Note: This post was originally published at NakedPR.com and was moved to BizAmmo upon that blog’s reorganization.
When compiling your PR plan, after you’ve determined your problem or opportunity and have evaluated your situation, it’s time to set a goal. What do you hope to accomplish through this particular PR campaign?
Once you’ve done the research, and determined an actual need exists for a campaign, you have to decide (in a general sense) what you’d like to get out of it. The goal can be somewhat broad, and doesn’t have to be measurable (although it’s great if it is – your objectives will be more specific), but it should certainly be attainable.
Let’s use some of the examples from our previous post on identifying problems and/or opportunities in PR planning, and list some example goals to correspond with each:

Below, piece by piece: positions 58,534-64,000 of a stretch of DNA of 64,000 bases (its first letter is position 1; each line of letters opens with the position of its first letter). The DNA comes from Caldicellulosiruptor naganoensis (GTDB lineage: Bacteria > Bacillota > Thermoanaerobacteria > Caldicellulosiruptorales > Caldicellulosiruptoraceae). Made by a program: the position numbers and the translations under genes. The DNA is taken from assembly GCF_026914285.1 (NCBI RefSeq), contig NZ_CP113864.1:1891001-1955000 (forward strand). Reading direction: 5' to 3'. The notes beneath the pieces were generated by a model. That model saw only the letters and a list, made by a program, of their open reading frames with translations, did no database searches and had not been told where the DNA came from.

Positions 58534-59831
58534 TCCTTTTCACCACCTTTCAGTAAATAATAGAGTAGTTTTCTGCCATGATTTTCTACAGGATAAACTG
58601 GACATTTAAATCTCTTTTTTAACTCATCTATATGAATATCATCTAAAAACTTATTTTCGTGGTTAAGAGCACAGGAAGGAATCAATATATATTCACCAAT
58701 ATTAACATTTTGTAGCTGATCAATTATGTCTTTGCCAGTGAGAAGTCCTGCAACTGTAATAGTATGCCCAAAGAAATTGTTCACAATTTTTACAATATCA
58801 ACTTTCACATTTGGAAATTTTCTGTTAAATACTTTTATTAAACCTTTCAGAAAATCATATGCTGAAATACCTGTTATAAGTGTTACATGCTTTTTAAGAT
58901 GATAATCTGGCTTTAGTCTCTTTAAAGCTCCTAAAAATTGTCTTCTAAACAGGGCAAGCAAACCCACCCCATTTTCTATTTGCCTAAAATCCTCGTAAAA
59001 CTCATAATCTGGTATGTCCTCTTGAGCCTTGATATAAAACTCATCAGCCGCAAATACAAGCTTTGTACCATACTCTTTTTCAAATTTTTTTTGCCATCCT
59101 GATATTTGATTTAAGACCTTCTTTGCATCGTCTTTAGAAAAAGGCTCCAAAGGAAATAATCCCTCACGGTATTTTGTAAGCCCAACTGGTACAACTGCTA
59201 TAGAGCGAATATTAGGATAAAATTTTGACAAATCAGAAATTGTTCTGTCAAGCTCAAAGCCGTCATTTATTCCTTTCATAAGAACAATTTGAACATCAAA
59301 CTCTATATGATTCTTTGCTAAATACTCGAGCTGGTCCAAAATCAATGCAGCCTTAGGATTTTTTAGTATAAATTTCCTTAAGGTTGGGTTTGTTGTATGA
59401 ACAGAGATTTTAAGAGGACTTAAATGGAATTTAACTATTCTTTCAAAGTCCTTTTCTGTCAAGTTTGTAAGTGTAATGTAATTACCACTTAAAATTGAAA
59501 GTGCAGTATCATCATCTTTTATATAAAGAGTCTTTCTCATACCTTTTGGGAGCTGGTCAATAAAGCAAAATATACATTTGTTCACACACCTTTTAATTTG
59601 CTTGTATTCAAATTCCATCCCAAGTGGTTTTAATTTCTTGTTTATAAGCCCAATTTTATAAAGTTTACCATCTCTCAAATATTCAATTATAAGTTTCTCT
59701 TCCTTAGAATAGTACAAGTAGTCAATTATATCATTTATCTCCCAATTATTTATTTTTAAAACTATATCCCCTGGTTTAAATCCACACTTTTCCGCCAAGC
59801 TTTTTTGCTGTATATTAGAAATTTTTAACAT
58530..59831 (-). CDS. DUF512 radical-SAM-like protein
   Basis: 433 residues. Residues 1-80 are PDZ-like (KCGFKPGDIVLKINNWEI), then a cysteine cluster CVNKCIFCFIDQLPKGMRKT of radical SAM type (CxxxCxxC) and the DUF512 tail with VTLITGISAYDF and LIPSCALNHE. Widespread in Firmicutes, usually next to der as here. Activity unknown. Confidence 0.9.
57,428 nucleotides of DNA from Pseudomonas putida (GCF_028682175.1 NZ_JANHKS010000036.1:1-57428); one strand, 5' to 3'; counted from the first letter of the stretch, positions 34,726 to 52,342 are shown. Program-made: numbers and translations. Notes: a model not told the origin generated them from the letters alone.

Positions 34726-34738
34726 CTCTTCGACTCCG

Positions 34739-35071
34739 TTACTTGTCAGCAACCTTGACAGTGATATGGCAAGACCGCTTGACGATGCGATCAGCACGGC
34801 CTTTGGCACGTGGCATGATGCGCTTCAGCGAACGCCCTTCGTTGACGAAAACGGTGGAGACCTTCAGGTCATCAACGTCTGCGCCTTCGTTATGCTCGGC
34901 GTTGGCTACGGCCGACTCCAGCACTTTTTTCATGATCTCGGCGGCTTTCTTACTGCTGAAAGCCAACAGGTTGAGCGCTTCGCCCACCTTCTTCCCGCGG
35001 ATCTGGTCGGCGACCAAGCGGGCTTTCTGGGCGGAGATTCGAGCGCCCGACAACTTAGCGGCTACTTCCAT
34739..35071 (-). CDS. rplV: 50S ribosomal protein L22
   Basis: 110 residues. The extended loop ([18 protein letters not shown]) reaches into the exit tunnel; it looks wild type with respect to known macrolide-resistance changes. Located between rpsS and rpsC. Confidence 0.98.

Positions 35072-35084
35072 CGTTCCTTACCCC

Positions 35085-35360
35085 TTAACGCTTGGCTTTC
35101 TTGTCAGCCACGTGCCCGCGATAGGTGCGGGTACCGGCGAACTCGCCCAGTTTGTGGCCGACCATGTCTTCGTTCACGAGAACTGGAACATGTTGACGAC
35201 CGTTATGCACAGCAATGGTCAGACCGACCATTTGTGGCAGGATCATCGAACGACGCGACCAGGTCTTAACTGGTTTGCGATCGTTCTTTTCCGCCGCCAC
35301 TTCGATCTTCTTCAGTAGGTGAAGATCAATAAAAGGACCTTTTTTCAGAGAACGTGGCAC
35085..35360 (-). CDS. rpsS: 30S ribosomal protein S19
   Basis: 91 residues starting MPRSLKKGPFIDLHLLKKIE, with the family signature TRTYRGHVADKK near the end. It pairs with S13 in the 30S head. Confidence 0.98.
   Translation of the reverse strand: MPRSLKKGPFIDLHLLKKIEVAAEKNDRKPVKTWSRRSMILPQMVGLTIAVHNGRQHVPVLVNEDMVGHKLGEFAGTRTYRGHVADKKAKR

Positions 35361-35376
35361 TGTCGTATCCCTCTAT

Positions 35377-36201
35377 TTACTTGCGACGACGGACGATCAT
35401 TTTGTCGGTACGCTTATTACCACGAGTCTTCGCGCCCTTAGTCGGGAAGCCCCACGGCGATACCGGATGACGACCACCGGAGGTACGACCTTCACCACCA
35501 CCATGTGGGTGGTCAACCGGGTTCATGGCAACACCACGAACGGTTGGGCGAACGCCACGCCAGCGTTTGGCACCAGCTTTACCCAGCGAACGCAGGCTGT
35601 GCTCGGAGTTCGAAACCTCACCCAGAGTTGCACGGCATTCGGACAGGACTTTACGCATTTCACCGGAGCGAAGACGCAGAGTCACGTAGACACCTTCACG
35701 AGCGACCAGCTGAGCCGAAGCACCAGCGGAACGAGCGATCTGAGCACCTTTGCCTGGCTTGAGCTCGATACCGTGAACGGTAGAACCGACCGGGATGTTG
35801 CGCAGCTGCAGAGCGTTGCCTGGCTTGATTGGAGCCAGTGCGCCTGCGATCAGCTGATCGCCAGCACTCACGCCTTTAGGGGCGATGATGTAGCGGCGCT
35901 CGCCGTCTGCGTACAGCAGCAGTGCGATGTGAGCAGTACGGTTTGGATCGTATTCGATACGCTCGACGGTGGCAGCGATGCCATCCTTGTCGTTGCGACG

Problem: No one is visiting our website, because they don’t know that it exists.
Goal: Raise awareness of our website and what we offer within our target audience.
Problem: The public is losing trust in our brand, because of a recall over safety issues in the past.
Goal: Rebuild trust with current and former customers to lure them back or keep their business.
Opportunity: There aren’t any musicians in our specific genre well-known in the region, so we have an opportunity to position ourselves through an image campaign.
Goal: Raise awareness of our band and style in our region, to begin to make a name for ourselves.
Opportunity: Our organization regularly needs volunteers. We have an untapped audience of potential volunteers at a local college campus, and if we can mobilize this group, our events can be more fully staffed.
Goal: Raise awareness with college students of our organization, what we do, how they can get involved, and what the benefits of volunteering are for them.
As you can see, the goal phase of PR planning can be rather general. We’ll talk more about specific, measurable objectives to narrow things down in a later post.